The Footprint Left Behind

The Footprint Left Behind

I had a conversation with an old friend just the other day.


It’s been almost 20 years since we worked together but in the span of that 32 minute phone call it all came streaming back – the memories, the crises, the successes, and yes – the failures.


He promoted me to a higher-level leadership role almost 30 years ago – a senior executive who took a chance on a young upstart.  The next 10 years would present massive challenges as our company grew exponentially – but this guy for some reason believed in me.


So I did too.


It’s funny how the passing years have stolen some of the memories of our time together – but I know now that he taught me things I carry with me to this day.


He demanded excellence from those around him – in fact, would tolerate nothing less. He inspected what he expected – sometimes to an almost nauseating degree – until he knew you could “play the position.”  If he deemed you worthy he would step aside – and let you run.


But that doesn’t adequately describe the legacy he offered me.


No, his gift was something more.


He was the first to help me understand that fighting the storms of the business world was the easy part.


EVERYONE focuses time and attention on the task at hand – hitting the profit projections, or the sales numbers, or the earnings reports.


Effectively living a quarter-to-quarter existence that ebbs and flows like the tides – and disappears just as quickly with the passage of time – never stopping to recognize the storms of the business world never subside– they just morph into more gales.


No, his legacy was something more. He taught me the storms were situational. It’s your people that are the constant. How you interact with others transcends – or it doesn’t.




  • Respecting them.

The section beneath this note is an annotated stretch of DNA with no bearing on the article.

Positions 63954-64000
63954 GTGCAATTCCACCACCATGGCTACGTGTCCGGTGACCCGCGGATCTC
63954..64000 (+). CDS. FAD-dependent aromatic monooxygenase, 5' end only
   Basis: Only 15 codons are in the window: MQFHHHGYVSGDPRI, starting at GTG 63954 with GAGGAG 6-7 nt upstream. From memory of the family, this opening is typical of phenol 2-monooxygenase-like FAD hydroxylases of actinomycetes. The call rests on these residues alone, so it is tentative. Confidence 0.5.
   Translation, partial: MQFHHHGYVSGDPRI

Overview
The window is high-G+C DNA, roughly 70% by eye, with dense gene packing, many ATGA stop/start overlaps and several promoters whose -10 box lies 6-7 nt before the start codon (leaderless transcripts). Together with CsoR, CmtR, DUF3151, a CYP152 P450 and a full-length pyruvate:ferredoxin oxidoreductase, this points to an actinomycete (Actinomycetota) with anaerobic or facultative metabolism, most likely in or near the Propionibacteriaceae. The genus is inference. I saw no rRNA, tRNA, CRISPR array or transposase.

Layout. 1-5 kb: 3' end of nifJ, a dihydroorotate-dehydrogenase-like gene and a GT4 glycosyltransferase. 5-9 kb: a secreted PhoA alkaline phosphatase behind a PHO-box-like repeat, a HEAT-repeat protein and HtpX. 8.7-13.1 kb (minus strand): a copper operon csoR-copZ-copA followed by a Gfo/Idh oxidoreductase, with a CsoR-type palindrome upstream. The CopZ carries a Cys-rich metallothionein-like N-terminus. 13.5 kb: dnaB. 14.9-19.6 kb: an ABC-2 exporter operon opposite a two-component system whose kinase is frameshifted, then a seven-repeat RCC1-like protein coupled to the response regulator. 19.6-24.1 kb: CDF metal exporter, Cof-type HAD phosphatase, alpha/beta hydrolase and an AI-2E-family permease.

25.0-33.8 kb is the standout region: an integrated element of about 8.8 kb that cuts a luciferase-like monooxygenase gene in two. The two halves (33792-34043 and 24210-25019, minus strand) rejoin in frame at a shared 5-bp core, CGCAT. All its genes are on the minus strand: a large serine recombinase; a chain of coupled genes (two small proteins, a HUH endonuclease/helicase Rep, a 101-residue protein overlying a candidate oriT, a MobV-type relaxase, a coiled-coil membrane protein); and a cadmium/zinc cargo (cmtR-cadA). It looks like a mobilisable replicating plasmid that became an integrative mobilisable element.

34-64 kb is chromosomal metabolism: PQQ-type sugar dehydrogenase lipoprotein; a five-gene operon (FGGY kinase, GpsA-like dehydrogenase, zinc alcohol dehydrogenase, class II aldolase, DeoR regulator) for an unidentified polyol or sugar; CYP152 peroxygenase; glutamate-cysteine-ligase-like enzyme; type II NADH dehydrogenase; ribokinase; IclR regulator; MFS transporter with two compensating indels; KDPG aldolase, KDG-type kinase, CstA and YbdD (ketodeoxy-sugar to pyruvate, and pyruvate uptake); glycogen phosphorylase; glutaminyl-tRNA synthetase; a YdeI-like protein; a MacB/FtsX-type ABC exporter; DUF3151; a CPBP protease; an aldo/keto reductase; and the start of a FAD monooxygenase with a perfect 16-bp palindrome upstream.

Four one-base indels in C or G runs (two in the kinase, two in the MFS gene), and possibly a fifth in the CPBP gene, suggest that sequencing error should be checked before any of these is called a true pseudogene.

• Honoring their role.


  • Supporting them.


  • Demanding excellence.


  • And most important – TRUSTING them.


My friend helped me realize that if you build a work force that “wants to be” then “how we get there” would be the easy part.


And he was SO right.


Old fashioned you say? Yeah, I guess you’re probably right. So old fashioned that 20 years after we worked together I still talk about what I learned – and share some of those principles in my seminars and work shops.


So old fashioned that when I read the flurry of articles and research about the 400 billion dollar plus impact of questionable employee engagement in this country that I shake my head.  And watch ill-fated companies toss good money after bad with more advanced corporate strategies even when reputable firms like Gallup offer us insight on the one galvanizing factor that distinguishes highly productive cultures from the masses – namely Best in Class bosses.


I wonder how many of us tasked with leading organizations or divisions today will enjoy even faint mention 2 decades after we walk away from the fight.


I wonder what OUR legacy will be.














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